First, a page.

5. A sensory tree – We have sensory items on our Christmas tree. Different textures, smells and things that make sounds – so the little girl I look after with a visual impairment can enjoy it too!

Christmas visitors

6. Preparing for a crowded house – I’ve started to prepare my son for a crowded house at Christmas by inviting his friends around for Sunday Club and making a party for the family to have dinner or a disco. Announce visitors on your child’s visual timetable. Allow quiet time if he/she needs to step out.

7. Talk to family members – Talk to family members ahead of time. Discuss your child’s specific needs, and gently but firmly tell them what your plans are. Be sure to let them know that this will make the whole experience better for everyone. Ask for their support.

8. Prepare a calm place – I used to worry about Dan’s behaviour when spending time at family member’s homes over the festive season. Basically, I’d take him and hope for the best! However, I’ve found that planning and preparation in advance hugely helps. I work with my family and we make sure we have a calm room or a space he can go to for when it all gets too much. I put his favourite blanket in there. Having some time alone, or just with me keeps meltdowns to a minimum.

The excitement

Girl unwrapping presents

9. Spread out the presents – Don’t feel that all the presents have to be opened on Christmas morning in the traditional way. Our son would get so overwhelmed he couldn’t cope so it was much easier to allow him a few gifts at a time throughout Christmas Day and Boxing Day. He opened them all in the end without any tantrums and was much calmer and happier, meaning we all had a far more enjoyable time!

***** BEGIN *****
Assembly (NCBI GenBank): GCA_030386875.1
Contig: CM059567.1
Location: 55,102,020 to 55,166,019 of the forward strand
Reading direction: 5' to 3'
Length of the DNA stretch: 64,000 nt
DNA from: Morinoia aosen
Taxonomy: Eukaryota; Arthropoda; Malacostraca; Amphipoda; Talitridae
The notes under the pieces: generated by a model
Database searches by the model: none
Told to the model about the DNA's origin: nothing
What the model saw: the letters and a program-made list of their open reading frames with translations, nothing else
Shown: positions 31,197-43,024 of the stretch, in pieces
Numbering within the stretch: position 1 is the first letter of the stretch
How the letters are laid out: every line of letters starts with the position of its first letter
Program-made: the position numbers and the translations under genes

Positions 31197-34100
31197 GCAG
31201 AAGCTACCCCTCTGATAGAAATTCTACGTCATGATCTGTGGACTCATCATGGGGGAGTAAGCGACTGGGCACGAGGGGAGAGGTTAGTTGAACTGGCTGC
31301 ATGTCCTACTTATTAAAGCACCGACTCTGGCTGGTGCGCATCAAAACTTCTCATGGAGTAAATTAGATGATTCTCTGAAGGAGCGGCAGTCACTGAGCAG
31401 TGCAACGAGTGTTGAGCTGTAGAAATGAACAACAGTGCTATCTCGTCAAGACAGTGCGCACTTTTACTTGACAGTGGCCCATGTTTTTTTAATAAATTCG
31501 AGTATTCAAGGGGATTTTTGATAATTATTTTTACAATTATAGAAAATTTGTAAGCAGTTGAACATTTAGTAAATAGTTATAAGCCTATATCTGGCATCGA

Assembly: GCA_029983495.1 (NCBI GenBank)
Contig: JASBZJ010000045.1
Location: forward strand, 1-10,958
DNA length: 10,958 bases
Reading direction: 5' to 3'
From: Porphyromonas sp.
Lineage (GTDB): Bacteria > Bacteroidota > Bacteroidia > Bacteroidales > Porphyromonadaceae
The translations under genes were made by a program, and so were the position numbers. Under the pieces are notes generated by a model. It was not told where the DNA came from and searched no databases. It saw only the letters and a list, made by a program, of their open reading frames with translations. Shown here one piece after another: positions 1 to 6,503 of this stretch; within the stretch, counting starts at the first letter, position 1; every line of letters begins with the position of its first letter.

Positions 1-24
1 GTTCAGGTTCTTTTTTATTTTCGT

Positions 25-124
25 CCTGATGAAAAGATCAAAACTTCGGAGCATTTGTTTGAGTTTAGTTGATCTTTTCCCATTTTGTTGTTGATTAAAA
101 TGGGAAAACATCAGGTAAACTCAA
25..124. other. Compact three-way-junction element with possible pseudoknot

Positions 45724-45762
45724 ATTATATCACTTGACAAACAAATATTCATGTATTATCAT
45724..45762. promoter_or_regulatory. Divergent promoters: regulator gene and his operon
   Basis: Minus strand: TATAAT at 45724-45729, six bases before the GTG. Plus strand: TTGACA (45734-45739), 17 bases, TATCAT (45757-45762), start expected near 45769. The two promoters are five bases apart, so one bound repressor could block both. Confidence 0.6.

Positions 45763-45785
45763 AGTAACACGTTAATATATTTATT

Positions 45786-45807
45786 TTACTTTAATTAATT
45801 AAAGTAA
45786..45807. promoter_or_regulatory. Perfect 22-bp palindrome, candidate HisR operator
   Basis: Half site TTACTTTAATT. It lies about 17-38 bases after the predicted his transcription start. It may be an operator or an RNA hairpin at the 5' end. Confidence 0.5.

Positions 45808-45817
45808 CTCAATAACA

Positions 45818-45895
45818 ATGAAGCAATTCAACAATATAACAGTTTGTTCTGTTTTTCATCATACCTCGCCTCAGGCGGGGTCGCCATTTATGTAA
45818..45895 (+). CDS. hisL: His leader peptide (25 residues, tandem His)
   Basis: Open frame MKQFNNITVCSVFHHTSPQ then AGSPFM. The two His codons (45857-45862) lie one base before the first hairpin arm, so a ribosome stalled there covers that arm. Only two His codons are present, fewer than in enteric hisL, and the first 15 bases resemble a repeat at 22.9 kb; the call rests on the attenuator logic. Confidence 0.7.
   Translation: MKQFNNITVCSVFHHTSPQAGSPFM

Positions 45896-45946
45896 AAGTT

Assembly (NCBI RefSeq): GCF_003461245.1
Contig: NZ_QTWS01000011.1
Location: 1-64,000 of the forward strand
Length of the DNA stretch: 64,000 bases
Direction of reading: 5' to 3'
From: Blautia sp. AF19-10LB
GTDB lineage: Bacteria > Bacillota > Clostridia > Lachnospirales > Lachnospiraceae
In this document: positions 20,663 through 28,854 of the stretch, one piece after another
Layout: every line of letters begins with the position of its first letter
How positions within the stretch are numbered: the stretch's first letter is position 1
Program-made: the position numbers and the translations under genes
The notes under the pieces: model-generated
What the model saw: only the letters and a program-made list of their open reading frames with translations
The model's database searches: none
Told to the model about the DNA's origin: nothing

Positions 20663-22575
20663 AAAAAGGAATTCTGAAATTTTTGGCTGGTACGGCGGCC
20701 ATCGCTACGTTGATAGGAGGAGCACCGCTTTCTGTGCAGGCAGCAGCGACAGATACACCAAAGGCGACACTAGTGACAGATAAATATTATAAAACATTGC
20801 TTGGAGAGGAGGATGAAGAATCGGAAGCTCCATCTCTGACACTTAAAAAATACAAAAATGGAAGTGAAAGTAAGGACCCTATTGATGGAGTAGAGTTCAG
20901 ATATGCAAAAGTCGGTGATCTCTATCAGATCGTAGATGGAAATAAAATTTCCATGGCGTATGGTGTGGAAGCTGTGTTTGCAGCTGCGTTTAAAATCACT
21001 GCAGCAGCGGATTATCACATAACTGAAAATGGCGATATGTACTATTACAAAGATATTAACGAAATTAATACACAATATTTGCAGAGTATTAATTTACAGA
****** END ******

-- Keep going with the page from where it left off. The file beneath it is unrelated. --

10. Stay Calm! – If your child reacts badly to stress, staying relaxed and low-key over the Christmas period is one of the best things you can do to keep your child’s behavior in line. Save the tantrum (yours) for when you get home.

What are your top tips for Christmas? Let us know in the comments below.

People like me should have a voice #BornRisky

Guest post from Kate Caryer. Kate is one of five people with communication difficulties who have joined Channel 4’s continuity team this December, to introduce some of the channel’s biggest shows.

Along with brain surgery, bar maiding and ballet dancing, continuity announcing was a career I had never considered suitable for me, as a person with athetoid cerebral palsy and no speech.   However, along with four colleagues-turned-mates, each with different communication impairments, I’ve joined Channel 4’s continuity announcers for 10 days in December!

To get some idea what I am on about, watch me here introducing my all time favourite show, The Simpsons:

I am on a mission to tell the world that people like me should have a voice! Being a continuity announcer fits right in with this aim I think!

So how did the Channel 4 thing come up? Well, I entered a singing competition!!!

As I can’t speak, let alone sing, I was told to go away!  So I decided to give this continuity announcing lark a try!  (Only joking.)

Actually what occurred is that the clever minds who came up with the idea of having voices from people with different communication difficulties announcing their peak-time shows, contacted organisations and charities that work with such people. This included Communication Matters, which is an organisation that is about AAC (augmentative and alternative communication) – or other means of communicating for people without clear speech. They share my passion for greater awareness of communication aids and non-speech communication.

The chairwoman contacted me about this possible opportunity and I absolutely loved the concept!!  (I would love the idea even if I wasn’t involved!)